So, assuming that you've run all of your tests and you've achieved 100% MC/DC. Does that mean that the compiler has correctly compiled your code?
In short, the answer is no.
Let's see an example to illustrate a case where 100% MC/DC fails to expose a compiler fault.
Imagine that some optimization rule is wrong in your version of the compiler and functions that start with an or operation accidentally get xor operations instead. Can you still achieve 100% MC/DC for software generated with this compiler without exposing the fault? It turns out that you can!
As an example, assume that the expression you are testing is (written in Ada):
x := y or z;
In C the same expression could be written as:
x = (y!=0) | (z!=0);
Note that we've used a bitwise or in this case, as the logical or (||) has slightly different behavior, namely the second expression isn't evaluated if the first expression is true, which is different to the Ada code's behavior.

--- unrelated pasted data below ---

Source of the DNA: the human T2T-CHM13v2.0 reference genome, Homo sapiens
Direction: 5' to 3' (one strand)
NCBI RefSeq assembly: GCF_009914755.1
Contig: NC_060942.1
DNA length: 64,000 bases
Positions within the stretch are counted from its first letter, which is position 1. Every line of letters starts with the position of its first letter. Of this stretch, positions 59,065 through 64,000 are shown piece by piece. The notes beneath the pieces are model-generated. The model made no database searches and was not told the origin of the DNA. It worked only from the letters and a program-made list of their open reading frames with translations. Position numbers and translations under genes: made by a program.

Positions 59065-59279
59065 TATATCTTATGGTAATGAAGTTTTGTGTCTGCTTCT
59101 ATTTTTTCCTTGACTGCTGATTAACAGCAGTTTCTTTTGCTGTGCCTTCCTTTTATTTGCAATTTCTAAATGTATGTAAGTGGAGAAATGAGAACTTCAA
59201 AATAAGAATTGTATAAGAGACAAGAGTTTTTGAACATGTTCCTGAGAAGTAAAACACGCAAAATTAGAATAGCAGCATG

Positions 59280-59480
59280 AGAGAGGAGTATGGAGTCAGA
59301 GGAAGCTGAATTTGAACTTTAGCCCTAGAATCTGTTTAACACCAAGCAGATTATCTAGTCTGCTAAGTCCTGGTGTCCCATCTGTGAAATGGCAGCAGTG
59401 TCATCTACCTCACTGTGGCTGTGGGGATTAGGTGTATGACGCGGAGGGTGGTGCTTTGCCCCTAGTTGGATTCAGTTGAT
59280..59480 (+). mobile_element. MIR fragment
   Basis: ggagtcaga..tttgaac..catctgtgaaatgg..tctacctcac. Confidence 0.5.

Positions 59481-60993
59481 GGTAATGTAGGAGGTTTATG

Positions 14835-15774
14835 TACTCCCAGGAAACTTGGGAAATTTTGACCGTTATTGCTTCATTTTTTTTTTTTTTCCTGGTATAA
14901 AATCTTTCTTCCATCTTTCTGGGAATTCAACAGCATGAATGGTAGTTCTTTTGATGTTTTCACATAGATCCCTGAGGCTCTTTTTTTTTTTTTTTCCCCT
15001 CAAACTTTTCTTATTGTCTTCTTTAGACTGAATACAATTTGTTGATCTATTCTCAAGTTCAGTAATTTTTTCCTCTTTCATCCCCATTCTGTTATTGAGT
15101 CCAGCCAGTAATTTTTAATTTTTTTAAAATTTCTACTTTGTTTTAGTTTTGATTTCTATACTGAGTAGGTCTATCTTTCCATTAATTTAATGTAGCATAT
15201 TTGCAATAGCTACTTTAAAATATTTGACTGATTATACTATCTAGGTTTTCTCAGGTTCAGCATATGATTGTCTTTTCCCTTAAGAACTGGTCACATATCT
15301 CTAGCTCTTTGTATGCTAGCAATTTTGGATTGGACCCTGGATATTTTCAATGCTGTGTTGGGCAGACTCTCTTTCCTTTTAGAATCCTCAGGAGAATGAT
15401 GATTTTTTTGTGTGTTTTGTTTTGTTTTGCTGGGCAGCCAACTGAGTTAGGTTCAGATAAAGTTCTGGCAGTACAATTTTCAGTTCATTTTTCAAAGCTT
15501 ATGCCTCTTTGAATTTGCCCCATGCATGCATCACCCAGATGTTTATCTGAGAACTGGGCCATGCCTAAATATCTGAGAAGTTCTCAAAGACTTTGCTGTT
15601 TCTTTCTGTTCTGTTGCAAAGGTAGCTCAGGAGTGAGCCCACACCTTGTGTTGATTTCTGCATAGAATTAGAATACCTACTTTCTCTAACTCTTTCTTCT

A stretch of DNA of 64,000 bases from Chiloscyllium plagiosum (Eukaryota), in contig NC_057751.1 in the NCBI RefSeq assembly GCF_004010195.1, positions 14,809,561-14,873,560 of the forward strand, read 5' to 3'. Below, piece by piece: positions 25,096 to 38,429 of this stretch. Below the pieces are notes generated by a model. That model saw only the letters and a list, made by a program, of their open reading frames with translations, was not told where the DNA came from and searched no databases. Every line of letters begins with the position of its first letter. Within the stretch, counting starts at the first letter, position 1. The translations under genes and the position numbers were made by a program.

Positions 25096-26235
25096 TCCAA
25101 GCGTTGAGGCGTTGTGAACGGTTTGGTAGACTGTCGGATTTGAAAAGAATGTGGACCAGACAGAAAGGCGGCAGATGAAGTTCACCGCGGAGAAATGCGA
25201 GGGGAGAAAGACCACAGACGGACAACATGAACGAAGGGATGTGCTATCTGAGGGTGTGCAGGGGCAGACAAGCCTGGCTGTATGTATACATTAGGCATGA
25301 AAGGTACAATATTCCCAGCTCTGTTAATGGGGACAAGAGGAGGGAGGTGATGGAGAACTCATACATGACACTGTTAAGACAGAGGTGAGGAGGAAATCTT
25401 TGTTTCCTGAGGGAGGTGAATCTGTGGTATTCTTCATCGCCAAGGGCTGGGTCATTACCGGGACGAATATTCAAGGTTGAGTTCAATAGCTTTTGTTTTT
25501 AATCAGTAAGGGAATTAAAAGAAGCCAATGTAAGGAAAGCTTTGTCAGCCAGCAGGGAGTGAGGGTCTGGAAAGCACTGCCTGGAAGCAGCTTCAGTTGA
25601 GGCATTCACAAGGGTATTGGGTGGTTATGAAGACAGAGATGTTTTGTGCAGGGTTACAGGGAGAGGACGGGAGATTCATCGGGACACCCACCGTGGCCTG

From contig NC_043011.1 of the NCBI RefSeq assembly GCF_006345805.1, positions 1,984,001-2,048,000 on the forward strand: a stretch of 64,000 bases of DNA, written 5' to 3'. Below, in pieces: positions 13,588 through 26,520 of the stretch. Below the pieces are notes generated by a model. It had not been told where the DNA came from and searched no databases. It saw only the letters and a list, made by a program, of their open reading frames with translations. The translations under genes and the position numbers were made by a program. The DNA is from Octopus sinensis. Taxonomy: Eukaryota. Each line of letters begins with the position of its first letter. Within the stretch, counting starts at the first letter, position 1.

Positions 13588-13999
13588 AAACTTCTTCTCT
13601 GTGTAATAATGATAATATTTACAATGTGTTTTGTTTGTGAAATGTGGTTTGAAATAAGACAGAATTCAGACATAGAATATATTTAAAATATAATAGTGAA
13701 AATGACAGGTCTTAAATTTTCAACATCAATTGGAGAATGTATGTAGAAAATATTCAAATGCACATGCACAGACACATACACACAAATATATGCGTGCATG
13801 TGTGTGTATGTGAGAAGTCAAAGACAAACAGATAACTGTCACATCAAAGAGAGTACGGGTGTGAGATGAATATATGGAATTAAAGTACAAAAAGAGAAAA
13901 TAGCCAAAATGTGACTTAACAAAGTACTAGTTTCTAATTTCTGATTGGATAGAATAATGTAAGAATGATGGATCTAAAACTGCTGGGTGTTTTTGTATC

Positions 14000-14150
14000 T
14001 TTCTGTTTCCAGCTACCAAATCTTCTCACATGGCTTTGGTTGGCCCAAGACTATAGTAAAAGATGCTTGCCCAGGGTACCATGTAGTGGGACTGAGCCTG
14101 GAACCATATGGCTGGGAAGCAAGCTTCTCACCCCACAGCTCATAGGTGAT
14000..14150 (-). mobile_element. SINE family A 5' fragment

We can achieve 100% MC/DC for the above code with the following test cases:
y = True, z = False; Output:
x = True
y = False, z = True; Output:
x = True
y = False, z = False; Output:
x = False
In this situation, Testcase 1 and Testcase 3 together achieve the MC/DC of condition
y, and Testcase 2 and Testcase 3 achieve MC/DC of condition
If the compiler generates code where
x is defined as
y xor z, executing the test cases defined above would give you exactly the results you expect. However, if you happened to rerun the tests with both
True (not required for MC/DC), the behavior of the code would be incorrect (you would expect a
True result and would actually get a
False result). Clearly, MC/DC is not a good way to argue that object code is correctly generated.